Exploring the Impact of Social Norms and Perceptions on Women's Participation in Customary Forest and Land Governance in the Democratic Republic of Congo-Implications for REDD+

L. Stiem, T. Krause

Research output: Contribution to journalArticlepeer-review

17 Citations (SciVal)

Abstract

The Democratic Republic of Congo (DRC) with its extensive forest cover is the biggest target country for the Reducing Emissions from Deforestation and Forest Degradation (REDD+) mechanism in Africa. Despite high levels of gender inequality in rural DRC, the impacts of REDD+ interventions on gender have not been sufficiently addressed. This study examines the gender dimension at two project sites in the Equateur Province. Focus group discussions and individual interviews reveal that women spend as much time as men in the forest. Nonetheless, men's activities in the forest are often much more highly valued. This systemic devaluation of women's work, and their knowledge about the forest, legitimises men's dominance in forest governance. The results of this study finds that alongside investment in women's education, which is central for women's empowerment and their participation in forest management, local opinion leaders who shape social norms and perceptions, such as church-based organisations, are indispensable partners to make REDD+ more equitable.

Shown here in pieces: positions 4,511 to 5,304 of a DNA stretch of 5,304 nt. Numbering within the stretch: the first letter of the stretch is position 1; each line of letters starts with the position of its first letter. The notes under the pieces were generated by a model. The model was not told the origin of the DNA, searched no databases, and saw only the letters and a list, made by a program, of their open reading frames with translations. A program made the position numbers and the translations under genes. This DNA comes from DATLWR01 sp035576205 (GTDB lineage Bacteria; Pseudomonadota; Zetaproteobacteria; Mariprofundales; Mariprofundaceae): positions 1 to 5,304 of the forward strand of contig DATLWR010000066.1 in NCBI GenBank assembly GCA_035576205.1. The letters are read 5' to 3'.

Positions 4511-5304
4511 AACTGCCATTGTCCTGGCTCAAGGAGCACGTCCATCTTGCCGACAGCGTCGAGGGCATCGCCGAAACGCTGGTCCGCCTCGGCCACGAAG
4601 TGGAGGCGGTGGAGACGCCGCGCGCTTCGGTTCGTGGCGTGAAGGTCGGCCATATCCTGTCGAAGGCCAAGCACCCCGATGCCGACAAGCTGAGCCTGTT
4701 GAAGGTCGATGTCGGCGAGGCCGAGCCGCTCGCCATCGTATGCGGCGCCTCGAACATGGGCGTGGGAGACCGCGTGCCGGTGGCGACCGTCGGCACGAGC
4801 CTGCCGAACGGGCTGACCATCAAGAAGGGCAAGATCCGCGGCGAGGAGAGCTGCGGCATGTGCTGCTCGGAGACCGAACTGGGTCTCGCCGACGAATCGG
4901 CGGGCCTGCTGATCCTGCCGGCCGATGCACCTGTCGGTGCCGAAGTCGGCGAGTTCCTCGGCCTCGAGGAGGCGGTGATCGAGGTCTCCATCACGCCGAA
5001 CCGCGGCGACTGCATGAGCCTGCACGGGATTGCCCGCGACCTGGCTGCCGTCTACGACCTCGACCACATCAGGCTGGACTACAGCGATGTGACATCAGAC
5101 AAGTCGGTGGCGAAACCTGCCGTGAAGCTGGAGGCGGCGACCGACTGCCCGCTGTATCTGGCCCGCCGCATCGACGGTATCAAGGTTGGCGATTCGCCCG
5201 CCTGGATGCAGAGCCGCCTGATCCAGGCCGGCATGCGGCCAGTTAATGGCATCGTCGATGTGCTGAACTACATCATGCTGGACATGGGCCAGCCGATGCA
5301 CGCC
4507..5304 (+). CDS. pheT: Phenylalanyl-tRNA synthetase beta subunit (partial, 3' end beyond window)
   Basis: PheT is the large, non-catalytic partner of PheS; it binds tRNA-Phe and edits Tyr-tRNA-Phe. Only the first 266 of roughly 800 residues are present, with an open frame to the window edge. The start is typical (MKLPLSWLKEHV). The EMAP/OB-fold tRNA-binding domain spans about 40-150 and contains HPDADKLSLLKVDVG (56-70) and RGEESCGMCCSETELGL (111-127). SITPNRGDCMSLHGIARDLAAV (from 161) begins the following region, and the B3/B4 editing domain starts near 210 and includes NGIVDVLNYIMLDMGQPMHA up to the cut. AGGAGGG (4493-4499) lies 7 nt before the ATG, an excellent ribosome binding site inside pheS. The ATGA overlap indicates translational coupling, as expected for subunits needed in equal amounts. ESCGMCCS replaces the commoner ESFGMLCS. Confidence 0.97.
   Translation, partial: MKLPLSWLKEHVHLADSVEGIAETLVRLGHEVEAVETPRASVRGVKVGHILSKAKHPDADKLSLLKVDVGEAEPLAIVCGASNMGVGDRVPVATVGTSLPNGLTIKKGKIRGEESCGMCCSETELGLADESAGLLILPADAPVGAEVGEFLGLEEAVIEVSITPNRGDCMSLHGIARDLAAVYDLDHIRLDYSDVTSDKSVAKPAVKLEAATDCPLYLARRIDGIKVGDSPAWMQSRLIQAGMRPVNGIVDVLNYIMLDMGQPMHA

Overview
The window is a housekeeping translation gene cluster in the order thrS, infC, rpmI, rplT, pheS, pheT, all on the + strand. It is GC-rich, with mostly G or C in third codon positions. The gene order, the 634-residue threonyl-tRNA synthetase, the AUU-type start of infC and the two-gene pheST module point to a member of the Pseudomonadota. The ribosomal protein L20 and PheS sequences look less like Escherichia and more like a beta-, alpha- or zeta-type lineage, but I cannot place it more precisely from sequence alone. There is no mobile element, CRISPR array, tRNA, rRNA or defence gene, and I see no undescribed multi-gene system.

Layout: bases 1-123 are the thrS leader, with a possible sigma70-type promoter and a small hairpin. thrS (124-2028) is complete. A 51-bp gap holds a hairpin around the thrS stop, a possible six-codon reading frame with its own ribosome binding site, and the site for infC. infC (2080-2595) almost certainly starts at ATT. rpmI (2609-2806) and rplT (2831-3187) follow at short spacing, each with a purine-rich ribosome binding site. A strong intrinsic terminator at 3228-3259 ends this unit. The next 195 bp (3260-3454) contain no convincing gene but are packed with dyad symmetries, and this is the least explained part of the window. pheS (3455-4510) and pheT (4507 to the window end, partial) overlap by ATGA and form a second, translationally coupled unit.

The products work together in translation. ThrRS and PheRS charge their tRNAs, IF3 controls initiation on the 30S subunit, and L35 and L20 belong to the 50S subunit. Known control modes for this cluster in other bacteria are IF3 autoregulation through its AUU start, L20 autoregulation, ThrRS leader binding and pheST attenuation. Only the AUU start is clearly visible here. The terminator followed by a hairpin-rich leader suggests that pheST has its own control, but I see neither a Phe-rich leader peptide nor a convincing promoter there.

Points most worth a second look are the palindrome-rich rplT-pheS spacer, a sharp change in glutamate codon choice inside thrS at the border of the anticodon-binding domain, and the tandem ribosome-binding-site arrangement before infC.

Original languageEnglish
Pages (from-to)110-122
Number of pages13
JournalInternational Forestry Review
Volume18
Issue number1
DOIs
Publication statusPublished - 2016 Mar 1

Subject classification (UKÄ)

  • Social Anthropology
  • Forest Science
  • Gender Studies

Keywords

  • climate change
  • Equateur Province
  • feminist political ecology
  • subsistence agriculture
  • sustainable forest management

Fingerprint

Dive into the research topics of 'Exploring the Impact of Social Norms and Perceptions on Women's Participation in Customary Forest and Land Governance in the Democratic Republic of Congo-Implications for REDD+'. Together they form a unique fingerprint.

Cite this